Iran and Iraq on Sunday signed agreements to return each others' detainees, which could lead to the forced repatriation of an Iranian opposition group based in Iraq, Iranian state TV reported.
The countries' respective justice ministers signed agreements that including provisions for the repatriation of each others criminals and convicts to their country of origin, which could include members of the People's Mujahedeen, an Iranian opposition group long based in Iraq.
Iraqi Justice Minister Hassan al-Shimari took the opportunity of the signing ceremony to repeat his country's stance that the group, once close to previous ruler Saddam Hussein, would be expelled from the country by the end of 2011.
The People's Mujahedeen Organization of Iran won refuge at Camp Ashraf years ago during the regime of Saddam, who saw them as a convenient ally against Iran. But since then, the exiles have become an irritant to Iraq's new Shiite-led government, which is trying to bolster ties with Iran.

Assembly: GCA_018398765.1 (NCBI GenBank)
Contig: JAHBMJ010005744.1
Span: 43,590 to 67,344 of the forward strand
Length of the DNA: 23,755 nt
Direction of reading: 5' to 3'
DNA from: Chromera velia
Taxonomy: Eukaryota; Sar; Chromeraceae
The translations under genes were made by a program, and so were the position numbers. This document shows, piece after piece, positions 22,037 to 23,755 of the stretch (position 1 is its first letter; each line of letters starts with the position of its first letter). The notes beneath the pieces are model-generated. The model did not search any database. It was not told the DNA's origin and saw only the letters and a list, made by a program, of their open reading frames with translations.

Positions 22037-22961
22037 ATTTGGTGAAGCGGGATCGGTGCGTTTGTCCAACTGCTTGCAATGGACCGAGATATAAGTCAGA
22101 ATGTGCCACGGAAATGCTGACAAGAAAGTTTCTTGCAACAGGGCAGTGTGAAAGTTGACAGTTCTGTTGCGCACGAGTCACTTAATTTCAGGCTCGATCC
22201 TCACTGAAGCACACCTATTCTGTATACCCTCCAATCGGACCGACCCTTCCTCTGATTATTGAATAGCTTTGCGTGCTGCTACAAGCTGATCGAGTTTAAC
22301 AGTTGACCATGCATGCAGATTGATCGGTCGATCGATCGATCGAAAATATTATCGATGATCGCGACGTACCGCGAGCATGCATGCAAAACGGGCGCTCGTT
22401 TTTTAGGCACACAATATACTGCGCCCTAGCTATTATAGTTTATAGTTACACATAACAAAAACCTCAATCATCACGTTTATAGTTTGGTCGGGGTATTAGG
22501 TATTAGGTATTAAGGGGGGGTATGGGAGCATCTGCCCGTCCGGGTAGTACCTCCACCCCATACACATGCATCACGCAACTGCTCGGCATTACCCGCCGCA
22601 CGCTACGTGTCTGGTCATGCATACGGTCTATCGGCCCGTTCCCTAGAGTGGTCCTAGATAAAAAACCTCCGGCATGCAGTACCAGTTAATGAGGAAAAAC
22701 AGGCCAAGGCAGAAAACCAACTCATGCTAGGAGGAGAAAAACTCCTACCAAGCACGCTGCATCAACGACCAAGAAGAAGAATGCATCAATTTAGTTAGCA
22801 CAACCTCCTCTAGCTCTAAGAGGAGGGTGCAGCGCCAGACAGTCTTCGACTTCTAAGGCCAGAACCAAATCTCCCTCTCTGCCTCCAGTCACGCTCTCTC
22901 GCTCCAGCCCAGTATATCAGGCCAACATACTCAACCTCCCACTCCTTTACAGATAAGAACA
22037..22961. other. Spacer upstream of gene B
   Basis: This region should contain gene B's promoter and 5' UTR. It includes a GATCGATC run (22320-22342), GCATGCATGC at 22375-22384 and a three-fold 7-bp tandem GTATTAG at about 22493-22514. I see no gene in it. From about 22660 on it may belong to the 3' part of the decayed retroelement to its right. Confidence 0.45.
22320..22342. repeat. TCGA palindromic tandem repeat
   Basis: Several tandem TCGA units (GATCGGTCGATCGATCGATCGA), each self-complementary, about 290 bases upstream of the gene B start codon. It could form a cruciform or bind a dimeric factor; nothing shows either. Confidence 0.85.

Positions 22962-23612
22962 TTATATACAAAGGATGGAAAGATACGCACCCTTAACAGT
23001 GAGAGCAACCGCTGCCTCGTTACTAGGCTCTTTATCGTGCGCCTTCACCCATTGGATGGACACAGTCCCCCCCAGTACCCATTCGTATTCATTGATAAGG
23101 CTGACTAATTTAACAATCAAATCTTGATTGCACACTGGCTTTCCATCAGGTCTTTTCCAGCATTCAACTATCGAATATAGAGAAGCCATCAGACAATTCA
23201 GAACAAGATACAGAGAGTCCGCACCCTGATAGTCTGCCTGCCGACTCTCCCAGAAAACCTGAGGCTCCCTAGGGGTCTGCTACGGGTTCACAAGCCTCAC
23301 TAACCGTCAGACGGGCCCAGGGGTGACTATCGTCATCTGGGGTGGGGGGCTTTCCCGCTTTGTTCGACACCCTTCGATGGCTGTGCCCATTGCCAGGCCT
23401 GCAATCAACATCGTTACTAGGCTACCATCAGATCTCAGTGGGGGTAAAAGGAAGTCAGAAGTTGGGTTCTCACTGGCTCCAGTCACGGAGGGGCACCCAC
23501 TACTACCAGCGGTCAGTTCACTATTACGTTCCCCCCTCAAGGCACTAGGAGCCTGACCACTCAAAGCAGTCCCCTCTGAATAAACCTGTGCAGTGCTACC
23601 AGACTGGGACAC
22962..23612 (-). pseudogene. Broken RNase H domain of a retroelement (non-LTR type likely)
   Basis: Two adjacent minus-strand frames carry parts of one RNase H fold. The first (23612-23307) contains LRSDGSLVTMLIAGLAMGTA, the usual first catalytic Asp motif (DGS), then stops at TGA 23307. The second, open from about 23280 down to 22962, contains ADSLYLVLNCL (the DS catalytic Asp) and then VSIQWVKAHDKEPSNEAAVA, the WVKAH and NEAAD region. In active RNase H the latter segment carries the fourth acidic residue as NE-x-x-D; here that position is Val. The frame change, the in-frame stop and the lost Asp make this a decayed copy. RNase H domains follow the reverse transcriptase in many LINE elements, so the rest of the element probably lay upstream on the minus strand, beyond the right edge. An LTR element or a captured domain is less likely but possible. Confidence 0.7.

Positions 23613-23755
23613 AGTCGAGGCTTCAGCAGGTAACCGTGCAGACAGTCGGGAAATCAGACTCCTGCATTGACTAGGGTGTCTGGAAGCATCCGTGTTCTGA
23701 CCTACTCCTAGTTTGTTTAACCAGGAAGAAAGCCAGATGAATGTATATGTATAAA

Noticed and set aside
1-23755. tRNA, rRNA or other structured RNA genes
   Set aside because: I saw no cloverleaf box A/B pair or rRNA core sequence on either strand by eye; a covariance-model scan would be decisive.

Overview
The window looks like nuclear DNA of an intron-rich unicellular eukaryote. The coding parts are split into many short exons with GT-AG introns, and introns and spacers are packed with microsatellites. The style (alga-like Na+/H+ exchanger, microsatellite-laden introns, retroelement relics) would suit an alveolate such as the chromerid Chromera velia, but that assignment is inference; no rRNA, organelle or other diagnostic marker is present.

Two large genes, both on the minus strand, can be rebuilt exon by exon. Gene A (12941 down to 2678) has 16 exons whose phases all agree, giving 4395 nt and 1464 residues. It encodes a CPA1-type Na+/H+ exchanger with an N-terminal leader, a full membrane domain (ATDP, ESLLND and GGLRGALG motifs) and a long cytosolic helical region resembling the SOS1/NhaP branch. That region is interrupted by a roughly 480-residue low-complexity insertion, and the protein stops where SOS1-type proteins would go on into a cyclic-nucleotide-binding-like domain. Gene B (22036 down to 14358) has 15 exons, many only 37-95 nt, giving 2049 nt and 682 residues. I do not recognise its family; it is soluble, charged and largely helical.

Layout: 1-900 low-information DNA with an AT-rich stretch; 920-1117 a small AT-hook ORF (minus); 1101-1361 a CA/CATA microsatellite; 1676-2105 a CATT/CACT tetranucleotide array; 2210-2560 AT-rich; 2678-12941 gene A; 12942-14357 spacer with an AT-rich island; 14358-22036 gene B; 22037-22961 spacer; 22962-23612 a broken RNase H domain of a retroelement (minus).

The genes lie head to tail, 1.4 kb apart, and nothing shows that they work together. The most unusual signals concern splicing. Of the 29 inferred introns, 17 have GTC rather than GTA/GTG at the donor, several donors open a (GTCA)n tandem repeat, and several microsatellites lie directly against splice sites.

Iran considers the group a terrorist threat and has long urged they be expelled.
The Iraqi army on April 8 raided the group's camp killing 34 of its members.
Spokesmen for the group say camp residents are willing to move to the United States or countries in the European Union if those governments will give them asylum.
They also said the group would be willing to return to Iran but only if it is certain they will not be attacked or oppressed by the government in Tehran.
According to Iranian state TV, there are 302 Iranians in Iraqi prisons and 184 Iraqi nationals in Iranian prisons, mostly due to illegal crossing of the borders.